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Atlas Copco and the dambusters

Atlas Copco Ohio dam HB 3100

The final stages of returning the once-polluted Cuyahoga River in Ohio to its pre-industrial splendor included the removal of the Sheraton Mill Dam and the LeFever Dam that once provided hydroelectric power for thriving local industries. RiverReach Construction, specialists in environmental stream and wetland restoration projects, peformed the demolition task quickly and efficiently using Atlas Copco hydraulic breakers equipped with underwater kits.

For breakers, RiverReach Construction, Norton, Ohio, consulted Columbus Equipment Company, an authorized Atlas Copco distributor. The company equipped RiverReach with a heavy duty Atlas Copco HB 3100 and a much more compact Atlas Copco SB 552. An Atlas Copco XAS 185 compressor supplied a flow of compressed air to prevent water entering the percussion mechanisms of the breakers.

Demolition of the dams was directed by Greg Guello, a manager at RiverReach. The first was the 12 meter (40ft.) long, 3 meter (10ft.) high Sheraton Mill dam. It had to be approached from upstream and Guello’s solution was to set a mini-excavator, with the SB 552 breaker attached, on a modular barge and float it into place just behind the dam.

Operator Shannon Swaino began by using the SB 552 to open up “windows” and let the water flow downstream. The water level behind the dam then gradually sank. Next, Swaino entered the river with a 36-ton excavator and the powerful HB 3100. The dam came down in a day. “It was almost too easy with that big breaker,” said Swaino.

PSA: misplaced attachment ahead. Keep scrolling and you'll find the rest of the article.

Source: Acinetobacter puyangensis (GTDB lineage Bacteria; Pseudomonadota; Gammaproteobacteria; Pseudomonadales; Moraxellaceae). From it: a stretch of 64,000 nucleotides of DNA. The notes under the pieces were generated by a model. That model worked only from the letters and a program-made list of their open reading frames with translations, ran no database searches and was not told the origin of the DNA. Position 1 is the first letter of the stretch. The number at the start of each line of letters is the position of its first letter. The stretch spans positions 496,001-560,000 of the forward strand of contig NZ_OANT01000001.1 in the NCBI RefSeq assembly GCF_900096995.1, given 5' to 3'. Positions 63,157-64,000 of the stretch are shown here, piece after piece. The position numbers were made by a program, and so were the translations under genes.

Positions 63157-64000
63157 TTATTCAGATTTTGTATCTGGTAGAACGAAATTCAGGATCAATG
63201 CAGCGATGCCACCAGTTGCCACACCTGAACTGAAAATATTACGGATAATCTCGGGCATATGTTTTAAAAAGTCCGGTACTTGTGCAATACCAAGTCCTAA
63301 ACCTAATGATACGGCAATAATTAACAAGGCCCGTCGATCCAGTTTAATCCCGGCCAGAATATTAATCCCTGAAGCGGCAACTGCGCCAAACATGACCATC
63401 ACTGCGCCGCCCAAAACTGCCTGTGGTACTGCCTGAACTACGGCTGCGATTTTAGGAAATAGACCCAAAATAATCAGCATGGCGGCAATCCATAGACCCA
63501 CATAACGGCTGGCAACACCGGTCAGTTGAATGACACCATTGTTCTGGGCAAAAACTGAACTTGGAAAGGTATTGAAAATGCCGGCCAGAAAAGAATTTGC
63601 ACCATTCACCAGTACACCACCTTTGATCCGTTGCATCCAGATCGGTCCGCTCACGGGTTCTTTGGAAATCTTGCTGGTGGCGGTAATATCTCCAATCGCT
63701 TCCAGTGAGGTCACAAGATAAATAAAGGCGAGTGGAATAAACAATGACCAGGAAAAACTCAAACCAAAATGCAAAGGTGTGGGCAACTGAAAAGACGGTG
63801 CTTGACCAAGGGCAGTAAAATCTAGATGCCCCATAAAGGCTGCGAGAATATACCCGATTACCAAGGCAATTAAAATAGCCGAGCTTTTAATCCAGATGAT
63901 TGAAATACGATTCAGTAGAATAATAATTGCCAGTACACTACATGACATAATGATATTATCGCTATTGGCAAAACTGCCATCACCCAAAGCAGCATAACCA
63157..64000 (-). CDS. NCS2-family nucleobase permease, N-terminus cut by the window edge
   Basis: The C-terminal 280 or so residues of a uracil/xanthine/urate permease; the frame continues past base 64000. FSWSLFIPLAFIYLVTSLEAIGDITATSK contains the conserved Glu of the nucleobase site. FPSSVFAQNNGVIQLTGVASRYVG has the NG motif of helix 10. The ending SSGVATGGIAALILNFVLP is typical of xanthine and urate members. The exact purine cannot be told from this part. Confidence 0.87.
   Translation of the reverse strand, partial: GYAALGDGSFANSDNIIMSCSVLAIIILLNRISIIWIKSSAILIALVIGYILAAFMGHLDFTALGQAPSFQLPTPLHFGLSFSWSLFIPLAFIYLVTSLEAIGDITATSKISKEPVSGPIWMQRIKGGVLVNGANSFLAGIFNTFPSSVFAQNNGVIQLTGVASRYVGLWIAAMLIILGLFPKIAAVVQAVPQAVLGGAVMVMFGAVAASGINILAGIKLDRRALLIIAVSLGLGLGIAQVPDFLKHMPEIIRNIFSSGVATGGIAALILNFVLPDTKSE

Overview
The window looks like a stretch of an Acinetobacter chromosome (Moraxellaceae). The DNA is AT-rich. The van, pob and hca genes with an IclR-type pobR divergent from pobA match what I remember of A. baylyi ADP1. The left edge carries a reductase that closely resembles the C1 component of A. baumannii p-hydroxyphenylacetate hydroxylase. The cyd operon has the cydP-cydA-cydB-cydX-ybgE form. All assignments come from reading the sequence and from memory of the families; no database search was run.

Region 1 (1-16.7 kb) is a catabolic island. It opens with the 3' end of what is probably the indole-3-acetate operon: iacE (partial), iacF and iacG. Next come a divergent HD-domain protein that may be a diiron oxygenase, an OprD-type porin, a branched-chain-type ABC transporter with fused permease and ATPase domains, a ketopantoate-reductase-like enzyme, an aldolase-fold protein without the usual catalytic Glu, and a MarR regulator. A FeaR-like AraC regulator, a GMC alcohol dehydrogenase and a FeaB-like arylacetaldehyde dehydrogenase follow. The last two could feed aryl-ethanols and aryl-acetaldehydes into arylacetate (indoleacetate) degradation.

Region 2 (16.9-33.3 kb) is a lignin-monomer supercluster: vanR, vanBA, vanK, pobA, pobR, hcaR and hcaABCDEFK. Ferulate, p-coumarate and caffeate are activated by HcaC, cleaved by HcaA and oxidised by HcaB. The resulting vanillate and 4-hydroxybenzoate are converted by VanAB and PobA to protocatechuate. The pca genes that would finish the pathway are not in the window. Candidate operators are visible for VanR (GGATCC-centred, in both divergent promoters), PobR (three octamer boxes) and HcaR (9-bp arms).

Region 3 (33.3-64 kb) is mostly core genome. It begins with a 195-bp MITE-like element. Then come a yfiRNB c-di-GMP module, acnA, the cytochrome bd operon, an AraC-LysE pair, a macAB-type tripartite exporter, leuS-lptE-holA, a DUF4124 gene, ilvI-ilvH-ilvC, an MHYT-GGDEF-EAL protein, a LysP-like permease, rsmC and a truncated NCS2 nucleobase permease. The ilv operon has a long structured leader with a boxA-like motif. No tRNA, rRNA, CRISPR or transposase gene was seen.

Next to be tackled was LeFever Dam – 27.4 meters (90ft.) across and nearly 4 meters (13ft.) high, with a significantly larger volume of water behind it. RiverReach was able to construct an access to the river at the start and Swaino could approach it from the downstream side, so no barge was needed and the job was completed quickly.

The removal of the dams exposed the Cuyahoga River’s white-water rapids and waterfalls, which have been hidden from the local residents for a hundred years, and received huge media coverage.

Once the demolition phase was complete, RiverReach cleaned up debris that had gathered over the years, as well as remnants of concrete and rebar. They then created protective concrete support walls for the old powerhouses, which will guard the valued historic structures from fluctuations in river flow and the debris that crashes by during high water events.

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